On his second visit to UCSB, best-selling author Jared Diamond gave a lecture based on his new book, Collapse: How Societies Choose to Fail or Succeed, to a packed Campbell Hall on Thursday night.
Diamond, author of the Pulitzer Prize-winning book, Guns, Germs, and Steel, spoke about what he said are the defining factors that lead societies to collapse. Diamond also talked about what people living today can learn from the fates of previous societies.
Diamond said people have misconceptions about why societies fall and what precedes their decline. One common error in thought, he said, is that societies can see their downfalls coming. He said the current global warming situation is an example of how societies cannot predict how unprecedented situations will affect their futures.
Civilizations need to address current environmental situations by learning from the past, Diamond said. He said historical catastrophes, such as the deforestation of Easter Island, should serve as a map of what not to do in the future.
“We had better take our environmental problems seriously,” Diamond said. “You’d better believe that we can damage our environment faster than the people of Easter Island did.”
Diamond also said that people today often blame big businesses for harming the earth, but big business can actually help the environment and societies, too.
“Many of us think of big business as one of the main destructors of the modern world,” he said. “We think they are only concerned with the bottom line.”
Diamond also said individuals can take certain steps to keep big businesses in check.
“If you, as a consumer, want to change the behavior of big business, educate yourself,” he said. “Ultimately, the voters control big business.”
In addition to voting, Diamond said individuals can buy selectively from trusted businesses and give money to admirable organizations.
People residing in the “gated communities” of society where they cannot see what is happening to everyone else is one of the biggest factors that hinders solving major historical and contemporary problems, he said.
“What we have seen in the last decade is the increasing insulation of the elite from the consequences of their actions,” Diamond said. “It is a blueprint for trouble if the elite are insulated.”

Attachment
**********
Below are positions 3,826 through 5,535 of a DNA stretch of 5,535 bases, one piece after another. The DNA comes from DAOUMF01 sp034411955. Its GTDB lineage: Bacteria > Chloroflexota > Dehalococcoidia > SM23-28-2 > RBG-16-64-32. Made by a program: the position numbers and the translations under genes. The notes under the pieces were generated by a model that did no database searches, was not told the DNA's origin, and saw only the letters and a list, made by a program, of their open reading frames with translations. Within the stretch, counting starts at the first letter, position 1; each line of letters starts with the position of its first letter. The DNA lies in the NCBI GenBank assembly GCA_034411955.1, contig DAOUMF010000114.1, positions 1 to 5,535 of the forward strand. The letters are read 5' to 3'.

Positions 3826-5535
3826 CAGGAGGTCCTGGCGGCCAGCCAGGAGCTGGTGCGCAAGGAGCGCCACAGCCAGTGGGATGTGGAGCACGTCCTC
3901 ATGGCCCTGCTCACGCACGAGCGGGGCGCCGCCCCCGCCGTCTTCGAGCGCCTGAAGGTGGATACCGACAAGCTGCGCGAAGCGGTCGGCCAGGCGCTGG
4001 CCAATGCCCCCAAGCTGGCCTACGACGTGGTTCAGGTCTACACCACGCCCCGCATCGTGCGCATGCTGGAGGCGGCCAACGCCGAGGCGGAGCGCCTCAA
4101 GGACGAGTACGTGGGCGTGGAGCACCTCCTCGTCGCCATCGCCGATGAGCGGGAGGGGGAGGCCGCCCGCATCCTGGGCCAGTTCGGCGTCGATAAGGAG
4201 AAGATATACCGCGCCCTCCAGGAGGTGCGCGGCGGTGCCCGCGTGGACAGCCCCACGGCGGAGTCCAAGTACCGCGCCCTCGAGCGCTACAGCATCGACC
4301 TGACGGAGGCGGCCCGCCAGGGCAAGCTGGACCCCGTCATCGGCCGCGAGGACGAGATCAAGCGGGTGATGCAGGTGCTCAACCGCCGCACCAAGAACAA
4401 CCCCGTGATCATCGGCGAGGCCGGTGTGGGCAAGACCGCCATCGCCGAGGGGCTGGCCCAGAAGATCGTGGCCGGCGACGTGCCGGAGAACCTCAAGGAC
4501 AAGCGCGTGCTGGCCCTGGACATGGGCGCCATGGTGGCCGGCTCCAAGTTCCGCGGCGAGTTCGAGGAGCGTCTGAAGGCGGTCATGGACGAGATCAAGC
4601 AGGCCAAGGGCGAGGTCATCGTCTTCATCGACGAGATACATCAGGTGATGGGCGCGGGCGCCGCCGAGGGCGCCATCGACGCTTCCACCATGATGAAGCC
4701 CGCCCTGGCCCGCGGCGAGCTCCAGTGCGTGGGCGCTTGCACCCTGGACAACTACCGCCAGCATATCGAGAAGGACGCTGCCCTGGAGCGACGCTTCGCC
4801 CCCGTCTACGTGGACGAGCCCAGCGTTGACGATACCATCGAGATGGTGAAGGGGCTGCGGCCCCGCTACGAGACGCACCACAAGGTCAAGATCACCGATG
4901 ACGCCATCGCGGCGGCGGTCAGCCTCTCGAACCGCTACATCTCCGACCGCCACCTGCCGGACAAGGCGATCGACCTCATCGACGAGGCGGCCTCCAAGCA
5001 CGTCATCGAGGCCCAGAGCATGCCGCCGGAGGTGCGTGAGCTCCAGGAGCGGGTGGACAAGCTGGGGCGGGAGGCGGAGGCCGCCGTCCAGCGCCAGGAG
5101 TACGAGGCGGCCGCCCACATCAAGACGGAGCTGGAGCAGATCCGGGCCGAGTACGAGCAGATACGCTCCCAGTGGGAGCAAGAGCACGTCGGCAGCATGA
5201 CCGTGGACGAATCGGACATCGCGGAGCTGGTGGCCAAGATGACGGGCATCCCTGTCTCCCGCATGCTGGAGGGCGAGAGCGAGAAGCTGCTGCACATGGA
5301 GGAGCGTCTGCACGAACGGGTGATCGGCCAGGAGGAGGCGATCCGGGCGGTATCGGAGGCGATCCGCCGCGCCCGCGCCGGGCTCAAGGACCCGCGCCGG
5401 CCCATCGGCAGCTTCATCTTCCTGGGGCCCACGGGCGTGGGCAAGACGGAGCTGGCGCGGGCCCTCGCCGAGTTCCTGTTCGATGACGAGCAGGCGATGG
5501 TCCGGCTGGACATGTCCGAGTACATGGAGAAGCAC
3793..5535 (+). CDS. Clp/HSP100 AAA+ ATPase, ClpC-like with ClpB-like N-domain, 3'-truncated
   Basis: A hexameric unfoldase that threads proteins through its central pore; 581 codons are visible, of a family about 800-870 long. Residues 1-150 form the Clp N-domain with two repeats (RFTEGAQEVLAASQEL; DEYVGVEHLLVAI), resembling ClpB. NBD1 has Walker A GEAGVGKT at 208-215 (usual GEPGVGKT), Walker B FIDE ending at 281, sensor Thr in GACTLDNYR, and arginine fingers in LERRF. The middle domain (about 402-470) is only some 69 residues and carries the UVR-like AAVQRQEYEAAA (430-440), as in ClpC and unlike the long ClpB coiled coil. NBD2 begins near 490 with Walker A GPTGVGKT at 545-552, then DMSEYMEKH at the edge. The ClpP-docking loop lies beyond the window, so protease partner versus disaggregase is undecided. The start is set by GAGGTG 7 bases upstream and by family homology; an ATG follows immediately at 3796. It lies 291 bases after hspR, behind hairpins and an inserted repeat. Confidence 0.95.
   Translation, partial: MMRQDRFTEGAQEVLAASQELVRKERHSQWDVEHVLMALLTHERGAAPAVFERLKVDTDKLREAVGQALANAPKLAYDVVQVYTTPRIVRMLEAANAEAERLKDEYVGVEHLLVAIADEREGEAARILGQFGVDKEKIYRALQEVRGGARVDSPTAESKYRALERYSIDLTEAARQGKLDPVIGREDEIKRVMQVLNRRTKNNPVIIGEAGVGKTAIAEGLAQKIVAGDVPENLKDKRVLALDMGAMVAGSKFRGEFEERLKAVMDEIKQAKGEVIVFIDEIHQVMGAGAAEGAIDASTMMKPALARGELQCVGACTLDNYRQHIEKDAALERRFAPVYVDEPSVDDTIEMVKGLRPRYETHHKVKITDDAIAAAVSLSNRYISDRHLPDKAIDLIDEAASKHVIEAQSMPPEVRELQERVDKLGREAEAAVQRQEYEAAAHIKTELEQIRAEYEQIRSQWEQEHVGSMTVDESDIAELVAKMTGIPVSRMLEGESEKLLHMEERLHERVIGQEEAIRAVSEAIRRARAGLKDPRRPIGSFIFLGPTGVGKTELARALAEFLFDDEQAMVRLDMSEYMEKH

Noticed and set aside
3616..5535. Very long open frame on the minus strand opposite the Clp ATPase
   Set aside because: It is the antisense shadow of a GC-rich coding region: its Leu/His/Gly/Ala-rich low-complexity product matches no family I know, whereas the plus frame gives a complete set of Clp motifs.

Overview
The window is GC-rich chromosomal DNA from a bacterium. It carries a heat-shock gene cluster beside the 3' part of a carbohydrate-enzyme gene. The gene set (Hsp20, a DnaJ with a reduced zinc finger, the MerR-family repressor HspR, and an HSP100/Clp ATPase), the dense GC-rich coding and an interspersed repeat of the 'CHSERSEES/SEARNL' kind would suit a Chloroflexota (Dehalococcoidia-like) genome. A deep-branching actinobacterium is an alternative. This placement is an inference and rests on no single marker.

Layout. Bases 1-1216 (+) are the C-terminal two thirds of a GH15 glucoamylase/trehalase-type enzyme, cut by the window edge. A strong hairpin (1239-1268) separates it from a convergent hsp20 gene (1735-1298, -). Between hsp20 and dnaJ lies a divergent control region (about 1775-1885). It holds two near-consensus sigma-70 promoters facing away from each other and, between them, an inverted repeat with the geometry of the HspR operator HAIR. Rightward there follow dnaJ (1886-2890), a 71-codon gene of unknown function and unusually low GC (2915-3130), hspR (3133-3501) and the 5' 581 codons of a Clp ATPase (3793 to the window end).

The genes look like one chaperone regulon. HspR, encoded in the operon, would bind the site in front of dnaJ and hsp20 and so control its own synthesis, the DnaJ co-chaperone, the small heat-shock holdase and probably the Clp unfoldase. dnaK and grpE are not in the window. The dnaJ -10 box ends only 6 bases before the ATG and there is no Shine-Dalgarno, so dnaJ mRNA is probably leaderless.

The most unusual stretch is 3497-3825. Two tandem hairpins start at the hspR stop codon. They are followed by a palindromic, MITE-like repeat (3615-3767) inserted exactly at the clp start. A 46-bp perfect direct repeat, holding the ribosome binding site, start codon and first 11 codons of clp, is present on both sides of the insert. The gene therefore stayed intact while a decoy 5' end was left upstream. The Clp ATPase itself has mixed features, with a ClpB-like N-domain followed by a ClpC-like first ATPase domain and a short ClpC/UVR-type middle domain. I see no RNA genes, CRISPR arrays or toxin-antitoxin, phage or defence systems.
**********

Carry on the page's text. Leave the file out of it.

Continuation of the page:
Despite his views of the problems in society, Diamond said he considers himself a “cautious optimist.” He said current societies enjoy one important technological aspect that keeps the world together: communication.
“We are the first society in world history with the possibility to learn from the successes and failures of other societies through technology,” Diamond said.
But he also warned that, even though the world is connected in an unprecedented way by technology, it cannot be relied upon to prevent future catastrophes.
“Technology is morally neutral – don’t look toward technology [to solve problems],” he said.
Sharon Okonek, a Santa Barbara resident who attended the lecture, said she thought the subject of lecture was fascinating, but that she did not agree with Diamond’s measure of a civilization’s success.
“He only based the success of societies on their longevity rather than the quality of life,” she said.
Okonek also said she wanted Diamond to elaborate more on the historical causes of societal collapse.
“It is absolutely imperative that we look to history because its correlation to the present is so obvious,” she said.
In contrast, UCSB alumnus Shine Ling said he thought Diamond was an eclectic person and a great speaker.
“It is important that he pointed out the problems …” he said. “He is only shining the light on what the real issues are.”
Diamond is a geography and environmental health science professor at UCLA and has published seven books and over 500 technical articles. He was trained in laboratory biological sciences at Harvard College, the University of Cambridge and the Max-Planck Institute for Biochemistry in Munich, Germany. In addition to his Pulitzer Prize-winning book, Diamond has also won several other awards, including the Tyler Prize for Environmental Achievement, the National Medal of Science and election to the National Academy of Sciences.